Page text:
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Last Updated: Thursday, 27 July 2006, 12:02 GMT 13:02 UK
Mothball sniffing warning issued
clothes moth - (C) Science Photo Library
Mothballs are used to protect clothes from moth larvae
Doctors have warned teenagers about the dangers of sniffing mothballs after two teenagers fell ill through the habit.

An 18-year-old French girl had to be hospitalised when she developed scaly skin on her legs and hands, unsteadiness and mental sluggishness.

Medics were initially puzzled, especially as her twin sister displayed similar, but milder, symptoms.

But the New England Journal of Medicine reports that days later, it was found the mothballs were to blame.

Any form of volatile substance abuse is incredibly dangerous
Drugscope spokesman

It was discovered that the girls had been using the mothballs as a recreational drug when doctors found a bag of mothballs stashed in her room while she was being treated at the Hospital of Timone in Marseille.

Both girls had been "bagging" - inhaling mothball fumes - after encouragement from classmates.

The twin who was sickest had also been chewing half a mothball a day for two months.

She continued her habit in hospital because she did not think her symptoms were linked to the mothballs.


The balls, used to prevent moths getting into clothes, contain paradichlorobenzene (PDB), a substance also found in air fresheners and insect repellents but which can cause liver and kidney failure, and severe anaemia.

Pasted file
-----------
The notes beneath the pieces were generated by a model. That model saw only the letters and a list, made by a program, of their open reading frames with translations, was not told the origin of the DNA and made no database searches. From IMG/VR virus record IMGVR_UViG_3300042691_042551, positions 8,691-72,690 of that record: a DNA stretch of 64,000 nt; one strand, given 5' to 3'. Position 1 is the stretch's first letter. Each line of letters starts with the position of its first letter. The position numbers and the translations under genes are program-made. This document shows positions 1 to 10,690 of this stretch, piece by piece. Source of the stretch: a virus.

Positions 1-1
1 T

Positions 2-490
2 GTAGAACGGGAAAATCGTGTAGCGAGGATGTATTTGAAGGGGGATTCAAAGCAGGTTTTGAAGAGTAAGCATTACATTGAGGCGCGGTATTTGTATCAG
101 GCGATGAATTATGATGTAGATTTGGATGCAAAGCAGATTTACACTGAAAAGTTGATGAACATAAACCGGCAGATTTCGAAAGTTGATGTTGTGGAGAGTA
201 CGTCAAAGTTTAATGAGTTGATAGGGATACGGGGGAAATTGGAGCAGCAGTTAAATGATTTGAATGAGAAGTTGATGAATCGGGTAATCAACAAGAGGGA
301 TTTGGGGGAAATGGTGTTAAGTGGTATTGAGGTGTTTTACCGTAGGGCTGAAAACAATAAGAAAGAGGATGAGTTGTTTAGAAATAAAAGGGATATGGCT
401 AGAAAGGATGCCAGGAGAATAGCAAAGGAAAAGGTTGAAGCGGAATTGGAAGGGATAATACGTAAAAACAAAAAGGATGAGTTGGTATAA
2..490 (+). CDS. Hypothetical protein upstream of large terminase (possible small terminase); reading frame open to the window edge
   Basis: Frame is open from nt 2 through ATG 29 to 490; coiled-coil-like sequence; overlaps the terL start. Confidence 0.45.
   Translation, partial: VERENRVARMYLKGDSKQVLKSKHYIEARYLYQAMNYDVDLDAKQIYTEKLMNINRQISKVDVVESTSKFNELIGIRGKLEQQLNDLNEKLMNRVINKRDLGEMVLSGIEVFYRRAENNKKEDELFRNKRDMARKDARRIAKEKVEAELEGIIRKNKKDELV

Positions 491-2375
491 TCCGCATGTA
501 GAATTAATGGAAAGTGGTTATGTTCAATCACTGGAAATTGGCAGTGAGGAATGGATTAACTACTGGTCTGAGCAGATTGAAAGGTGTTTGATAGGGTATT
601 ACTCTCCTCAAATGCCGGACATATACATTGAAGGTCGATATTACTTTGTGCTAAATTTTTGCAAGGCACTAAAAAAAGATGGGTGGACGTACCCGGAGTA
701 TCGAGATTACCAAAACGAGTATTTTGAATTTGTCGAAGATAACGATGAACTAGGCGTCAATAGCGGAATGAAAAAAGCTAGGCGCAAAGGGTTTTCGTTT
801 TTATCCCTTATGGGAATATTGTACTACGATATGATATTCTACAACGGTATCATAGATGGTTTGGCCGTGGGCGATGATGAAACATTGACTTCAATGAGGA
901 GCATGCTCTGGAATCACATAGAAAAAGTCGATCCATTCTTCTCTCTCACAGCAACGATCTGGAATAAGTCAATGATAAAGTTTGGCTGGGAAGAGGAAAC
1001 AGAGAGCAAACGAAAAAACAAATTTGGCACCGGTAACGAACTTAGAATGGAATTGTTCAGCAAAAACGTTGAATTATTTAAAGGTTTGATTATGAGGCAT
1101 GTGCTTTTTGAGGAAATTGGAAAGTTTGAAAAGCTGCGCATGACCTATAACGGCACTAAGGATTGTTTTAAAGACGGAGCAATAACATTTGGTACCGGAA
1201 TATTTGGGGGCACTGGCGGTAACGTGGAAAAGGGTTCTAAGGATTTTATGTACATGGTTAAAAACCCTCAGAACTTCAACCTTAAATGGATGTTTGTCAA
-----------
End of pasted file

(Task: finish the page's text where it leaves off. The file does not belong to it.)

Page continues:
The doctors who treated the girls said the habit was "dangerous" and most likely under-reported in medical literature.

The sickest teenager took six months to recover fully.

Her twin, who had only been "bagging" for a few weeks, recovered after three months.

Writing in the journal, Dr Lionel Feuillet said: "Substance abuse by youths is a major public health concern.

"PDB is derived from aromatic hydrocarbons, which form one of the families of volatile substances that are commonly abused."

He said only three cases of getting high using mothballs.

But he added: "Since young people usually deny practicing self-intoxication, the incidence of this type of recreational activity is probably underestimated."

He said clinicians should be aware of the symptoms.

A spokesman for the UK organisation Drugscope said: "We are not aware that sniffing or eating mothballs is an issue in the UK.

"However, any form of volatile substance abuse (VSA) is incredibly dangerous.

"About a third of the young people who die from VSA die the first time they try it."

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